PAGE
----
Kiana (b.1988) grew up in Tehran, Iran and migrated to Toronto while she was still a teenager. Faced with the challenges of adapting to a new environment, she took up photography as a way of bridging the gap in language and culture. After an incident in her personal life, while still in university, she packed her life in a backpack and started a nomadic life, searching for a place that could be called home. Her projects often explore complex topics such as migration, adolescence, identity and sexuality in war-ridden countries.
In 2020, Kiana received Tim Hetherington Visionary award for her proposed project to reveal the dangers of dilettante “hit & run” journalism. Later that year, she was named as the 6th recipient of James Foley Award for Conflict Reporting. In 2021, Kiana received the Robert Capa Gold Medal for her photographic series “Where Prison is Kind of a Freedom,” documenting the lives of Afghan women in Herat Prison. In 2022, Kiana was part of a reporting The New York Times reporting team that won The Hal Boyle Award for “The Collapse of Afghanistan” and was shortlisted under International Reporting for the Pulitzer Prize 2022.
Kiana is a Senior TED fellow, a National Geographic Explorer grantee and a regular contributor to The New York Times and National Geographic. She is currently based out of Kabul, Afghanistan, covering the region.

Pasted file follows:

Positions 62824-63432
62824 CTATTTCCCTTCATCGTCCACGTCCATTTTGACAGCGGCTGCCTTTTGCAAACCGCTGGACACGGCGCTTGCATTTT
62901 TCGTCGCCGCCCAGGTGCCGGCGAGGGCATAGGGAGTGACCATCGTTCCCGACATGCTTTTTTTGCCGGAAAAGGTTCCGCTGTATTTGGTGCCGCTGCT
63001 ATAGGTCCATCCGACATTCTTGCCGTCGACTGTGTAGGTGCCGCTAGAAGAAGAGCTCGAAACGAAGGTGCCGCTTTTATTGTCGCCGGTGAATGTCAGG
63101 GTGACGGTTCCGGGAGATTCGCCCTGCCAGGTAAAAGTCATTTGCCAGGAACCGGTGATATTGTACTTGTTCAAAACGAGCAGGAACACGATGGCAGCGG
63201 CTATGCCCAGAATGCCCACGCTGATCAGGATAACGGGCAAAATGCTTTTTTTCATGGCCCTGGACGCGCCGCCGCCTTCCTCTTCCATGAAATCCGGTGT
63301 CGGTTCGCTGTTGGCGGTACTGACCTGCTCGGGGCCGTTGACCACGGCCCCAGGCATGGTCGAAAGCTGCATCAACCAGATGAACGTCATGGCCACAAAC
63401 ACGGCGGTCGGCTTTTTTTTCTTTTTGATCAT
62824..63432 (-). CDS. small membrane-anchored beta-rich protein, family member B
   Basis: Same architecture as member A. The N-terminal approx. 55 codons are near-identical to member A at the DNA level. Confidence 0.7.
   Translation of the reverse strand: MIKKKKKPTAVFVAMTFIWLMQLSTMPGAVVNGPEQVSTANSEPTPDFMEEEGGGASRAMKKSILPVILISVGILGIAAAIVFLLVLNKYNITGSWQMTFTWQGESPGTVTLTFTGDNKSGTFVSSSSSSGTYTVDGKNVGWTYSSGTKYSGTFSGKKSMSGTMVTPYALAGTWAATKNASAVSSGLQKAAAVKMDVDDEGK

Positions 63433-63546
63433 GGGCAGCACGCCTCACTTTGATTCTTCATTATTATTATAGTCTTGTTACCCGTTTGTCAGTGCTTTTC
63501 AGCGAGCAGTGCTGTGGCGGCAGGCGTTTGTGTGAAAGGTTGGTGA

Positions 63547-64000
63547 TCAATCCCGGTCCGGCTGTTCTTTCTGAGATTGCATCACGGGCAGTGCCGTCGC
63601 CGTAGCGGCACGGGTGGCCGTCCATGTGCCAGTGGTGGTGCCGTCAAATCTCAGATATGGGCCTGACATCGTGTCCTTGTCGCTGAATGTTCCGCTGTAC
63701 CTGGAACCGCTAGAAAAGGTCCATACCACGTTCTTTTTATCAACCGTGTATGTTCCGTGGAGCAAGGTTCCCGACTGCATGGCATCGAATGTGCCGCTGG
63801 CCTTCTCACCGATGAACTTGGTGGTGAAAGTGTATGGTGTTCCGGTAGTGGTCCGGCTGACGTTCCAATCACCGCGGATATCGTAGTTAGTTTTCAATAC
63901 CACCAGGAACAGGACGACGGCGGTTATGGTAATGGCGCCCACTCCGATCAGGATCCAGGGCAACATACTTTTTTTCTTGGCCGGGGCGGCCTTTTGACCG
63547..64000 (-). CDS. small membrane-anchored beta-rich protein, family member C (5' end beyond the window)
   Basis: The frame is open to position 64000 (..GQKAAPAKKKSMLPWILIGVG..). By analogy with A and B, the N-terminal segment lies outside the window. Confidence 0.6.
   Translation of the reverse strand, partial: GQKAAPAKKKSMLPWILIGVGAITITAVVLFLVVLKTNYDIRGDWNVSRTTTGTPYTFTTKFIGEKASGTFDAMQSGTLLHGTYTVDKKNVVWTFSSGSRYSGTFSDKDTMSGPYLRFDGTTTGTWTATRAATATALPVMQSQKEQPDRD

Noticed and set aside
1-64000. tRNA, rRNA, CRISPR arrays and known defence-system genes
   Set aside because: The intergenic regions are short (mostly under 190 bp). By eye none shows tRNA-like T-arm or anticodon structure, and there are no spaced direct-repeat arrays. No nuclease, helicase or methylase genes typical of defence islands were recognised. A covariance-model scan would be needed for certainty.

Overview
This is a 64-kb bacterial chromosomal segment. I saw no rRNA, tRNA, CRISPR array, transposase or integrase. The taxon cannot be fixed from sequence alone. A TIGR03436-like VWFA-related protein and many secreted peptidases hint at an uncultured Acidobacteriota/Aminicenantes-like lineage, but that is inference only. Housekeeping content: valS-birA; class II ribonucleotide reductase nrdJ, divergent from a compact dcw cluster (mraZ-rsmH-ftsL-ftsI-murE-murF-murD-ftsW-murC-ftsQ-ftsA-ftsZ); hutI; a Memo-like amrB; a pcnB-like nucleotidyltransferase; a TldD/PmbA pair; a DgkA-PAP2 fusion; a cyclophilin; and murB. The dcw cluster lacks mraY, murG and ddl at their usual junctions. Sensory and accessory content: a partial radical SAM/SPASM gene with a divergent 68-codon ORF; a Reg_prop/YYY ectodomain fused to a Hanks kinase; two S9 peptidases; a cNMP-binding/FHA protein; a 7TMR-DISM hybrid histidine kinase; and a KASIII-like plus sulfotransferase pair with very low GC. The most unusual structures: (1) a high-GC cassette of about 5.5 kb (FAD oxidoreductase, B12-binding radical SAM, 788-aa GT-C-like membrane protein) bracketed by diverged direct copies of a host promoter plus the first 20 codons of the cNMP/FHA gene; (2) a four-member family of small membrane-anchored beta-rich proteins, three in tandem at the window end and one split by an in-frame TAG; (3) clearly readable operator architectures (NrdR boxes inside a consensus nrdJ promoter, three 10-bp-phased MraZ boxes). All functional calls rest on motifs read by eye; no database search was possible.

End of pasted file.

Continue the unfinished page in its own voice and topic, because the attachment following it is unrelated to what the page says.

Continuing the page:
While I have covered the frontline and the dramatic events of war in the last 8 years, living in Afghanistan, I stayed behind when I could, to capture a different and alternative narrative of America’s longest war. The consequence of a single narrative is that it robs people of dignity and smears our recognition of equal compassion. Afghanistan is a place of extremes, the best and worst of humanity live side by side. Fear and courage, despair and hope, life and death coexist. I’ve captured stories of women that found murdering their husbands as their only way out of domestic violence and abuse. Now they have found peace in a prison. Stories of girls from some of the most remote regions of Afghanistan who walk everyday for hours to go to school, come rain or shine. Stories of mothers mourning the loss of their teenage daughters who were brutally killed as they left their school in western Kabul. Finally, the story of Hafiza, whose four sons took different paths in life as they joined opposing sides of the conflict. She carries an open wound on her throat that doctors believe is caused by grief.
Last summer, all of us watched in disbelief as 20 years of progress in freedom of expression, women’s rights and education, was wiped in 20 days as the country rapidly fell into the hands of Taliban. Today all those are replaced with more restrictions, fear and uncertainty in Afghanistan, a country with open wounds that is struggling to heal.